Music is a form of art with pleasant sound and silence for communication. The core elements involved in any genre of music are melody, harmony, rhythm, dynamics, timbre and texture.

Our aim:

At PNSIL, we focus on techniques to automate musical sequences and patterns and have built the most sophisticated algorithms relating to it. The creation of these musical sequences involves splicing the notes in a constrained way resulting in aesthetically appealing patterns.

Brief history of music:

Classical Indian music has been classified into two broad genres, namely Carnatic and Hindustani. Carnatic music is widely followed by musicians in south India and Hindustani music in the northern part of India.

  • Carnatic music has a fundamental set of  melakarta ragas and numerous janya ragas derived from the fundamental set.
  • The musical notes are considered with respective to the constraints in a musical scale for the formation of melody sequences. The interval between a musical pitch and another with half or double of its frequency forms an octave.

In Western music , each octave comprises of series of  12 notes known as semitones, which constitute a chromatic scale. Contrary to this, Arabic and Persian music comprise of quarter-tones.

Musical notes:

Indian music consists of 7 notes and 5 variant notes that correspond to 12 notes of the European chromatic scale. Based on the cardinality of notes in the ascending and descending octave, there are various melodies such as seven toned major, six toned major, pentatonic minor etc. The seven tones in Indian music corresponding to the heptatonic major scale are labeled as ‘sa’, ‘ri’, ‘ga’, ‘ma’, ‘pa’, ‘da’, ‘ni’. In the western sol-fa equivalent, they correspond to ‘do’, ‘re’, ‘mi’, ‘fa’, ‘so’, ‘la’, ‘ti’.

The ascending sequence in a typical musical scale is as follows:


The descending sequence in a typical musical scale is as follows:

Machine automated Carnatic music (South Indian music):

  • An approach for music signal representation based on symbolic dynamics has been developed by translating the lexicographic rules over a musical scale to constraints on a Markov chain to automate music.
  • The analysis of our machine automated music synthesis has been carried out by considering examples from the south Indian classical music system; however the techniques can be applied for various genres of world music. The significant features incorporated in the machine automated music synthesis are perceptual scale equivalence, emission of triad patterns, rhythm synchronization, modeling of overtones and silence.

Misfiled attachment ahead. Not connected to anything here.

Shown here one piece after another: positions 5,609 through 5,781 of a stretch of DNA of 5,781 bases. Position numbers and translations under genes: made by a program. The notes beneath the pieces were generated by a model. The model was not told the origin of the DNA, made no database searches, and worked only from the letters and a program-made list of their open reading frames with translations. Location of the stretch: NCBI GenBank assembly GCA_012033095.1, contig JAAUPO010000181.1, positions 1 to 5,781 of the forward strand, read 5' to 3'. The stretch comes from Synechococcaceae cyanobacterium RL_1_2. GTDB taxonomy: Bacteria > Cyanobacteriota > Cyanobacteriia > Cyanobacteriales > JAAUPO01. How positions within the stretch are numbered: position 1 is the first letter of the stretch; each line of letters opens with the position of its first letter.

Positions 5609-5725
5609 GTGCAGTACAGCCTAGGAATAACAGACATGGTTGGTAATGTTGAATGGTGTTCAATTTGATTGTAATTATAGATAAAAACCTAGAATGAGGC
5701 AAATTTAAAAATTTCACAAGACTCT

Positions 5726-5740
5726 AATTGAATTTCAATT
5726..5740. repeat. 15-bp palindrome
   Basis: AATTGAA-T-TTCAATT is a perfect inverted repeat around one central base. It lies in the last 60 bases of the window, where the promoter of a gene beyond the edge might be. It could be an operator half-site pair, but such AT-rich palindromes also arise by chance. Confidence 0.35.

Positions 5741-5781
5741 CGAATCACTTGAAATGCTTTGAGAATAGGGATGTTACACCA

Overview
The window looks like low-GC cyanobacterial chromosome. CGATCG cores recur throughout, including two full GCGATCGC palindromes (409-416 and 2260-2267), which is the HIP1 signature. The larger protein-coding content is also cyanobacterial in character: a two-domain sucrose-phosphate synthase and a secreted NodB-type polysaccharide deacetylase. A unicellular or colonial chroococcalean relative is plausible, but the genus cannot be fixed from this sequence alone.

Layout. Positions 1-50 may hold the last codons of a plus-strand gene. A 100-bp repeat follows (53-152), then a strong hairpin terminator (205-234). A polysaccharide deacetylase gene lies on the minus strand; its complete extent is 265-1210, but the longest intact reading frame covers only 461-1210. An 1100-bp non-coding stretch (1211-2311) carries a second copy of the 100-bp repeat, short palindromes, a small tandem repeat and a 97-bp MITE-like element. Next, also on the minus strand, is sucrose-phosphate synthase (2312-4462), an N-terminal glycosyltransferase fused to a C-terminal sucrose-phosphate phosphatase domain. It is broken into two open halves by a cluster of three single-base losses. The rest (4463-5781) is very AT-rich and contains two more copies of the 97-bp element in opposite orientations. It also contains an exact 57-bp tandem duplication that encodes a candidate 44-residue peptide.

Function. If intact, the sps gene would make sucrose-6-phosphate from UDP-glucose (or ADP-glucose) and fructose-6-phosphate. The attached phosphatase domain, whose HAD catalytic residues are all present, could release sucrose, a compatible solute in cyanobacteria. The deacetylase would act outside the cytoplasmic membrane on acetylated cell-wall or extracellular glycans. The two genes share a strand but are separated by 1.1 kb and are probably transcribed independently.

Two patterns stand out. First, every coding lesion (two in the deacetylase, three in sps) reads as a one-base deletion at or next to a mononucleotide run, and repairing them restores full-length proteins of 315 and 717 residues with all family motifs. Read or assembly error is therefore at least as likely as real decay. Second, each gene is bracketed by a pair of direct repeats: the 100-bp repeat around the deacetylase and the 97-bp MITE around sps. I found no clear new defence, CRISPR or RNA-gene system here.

• The applications of our music source model are in music synthesis, music content retrieval system in search engines and digital enhancement of individual source streams in music.
  • To mathematically quantify user listening experience, correlation between the max-entropic rate of a musical scale and its subjective aesthetic component has been examined.

1.Shankarabharanam raaga automated (Carnatic music):


2.Mohana raaga automated (Carnatic music):

3.Automated rhythm synchronization of percussion instrument (Mridangam) played at the background of melodic instrument (Veena):

Rhythm is an important constituent of music, usually played in the background of vocal and melody sequences in a musical concert. Rhythm can be considered as the arrangement of musical beats and silences over a repeating measured time interval called a cycle.

4.Perceptual scale equivalence: 

One of the intriguing aspects of music rendering during improvisation is the concept of ‘perceptual scale shifting’. Usually, a musician while rendering music sets the reference tone to ‘sa’ corresponding to the base pitch. During perceptual scale shifting, a performer can shift the reference tone from ‘sa’ to any tone ‘a’ within the scale and use the tone ‘a’ as the new reference point for the scale. This operation is essentially equivalent to shifting the original scale to start with a base pitch set equal in frequencyto tone ‘a’.

Pentatonic scale ‘mohana’ shifts to musical scale ‘hindola’: 


5.Mohana raga automated with variable amplitude: 

6.Pentatonic musical scale (Mohana raga) exists across the world with various names:

Gamaka modeling dataset
Gamakas are the different ornamentations that improve the melody of music. The corpus we created has monophonic audio recordings with a sampling frequency of 44.1KHz for the six gamakas used. The duration of each clip varies between 1 to 2 seconds.

Gamaka modeling dataset can be found here.

Team members

  1. Prof. Shayan S. Garani (Chief Investigator)
  2. Prof. Harish Seshadri, IISc


  1. Z. Sasindran and S. S. Garani, “Modeling Ornaments in Carnatic Music Signals via Wavelets”, in IEEE Asilomar Conf. on Signals, Syst., and Comput., 2020.
  2. S. G. Srinivasa and H. Seshadri, “Music and Symbolic dynamics: The Science behind an Art,” Info. Theory and Applications Workshop (ITA), Feb. 2013.


  1. S. S. Garani and H. Seshadri, “An Algorithmic Approach to South Indian Classical Music “, in J. of Math. and Music, May 2019.

Prapatti as envisaged by Saint TyagarajaSome excerpts of Prof. Shayan Srinivasa Garani broadcast over the All India Radio.


Popular web links related to Carnatic music:

Other web links related to research on music signal processing:



The database of musical tones for our automated music synthesis were synthesized from “Swar Plug” software purchased from Swar Systems company and free version of “Gaayaka” software developed by M.Subramanian.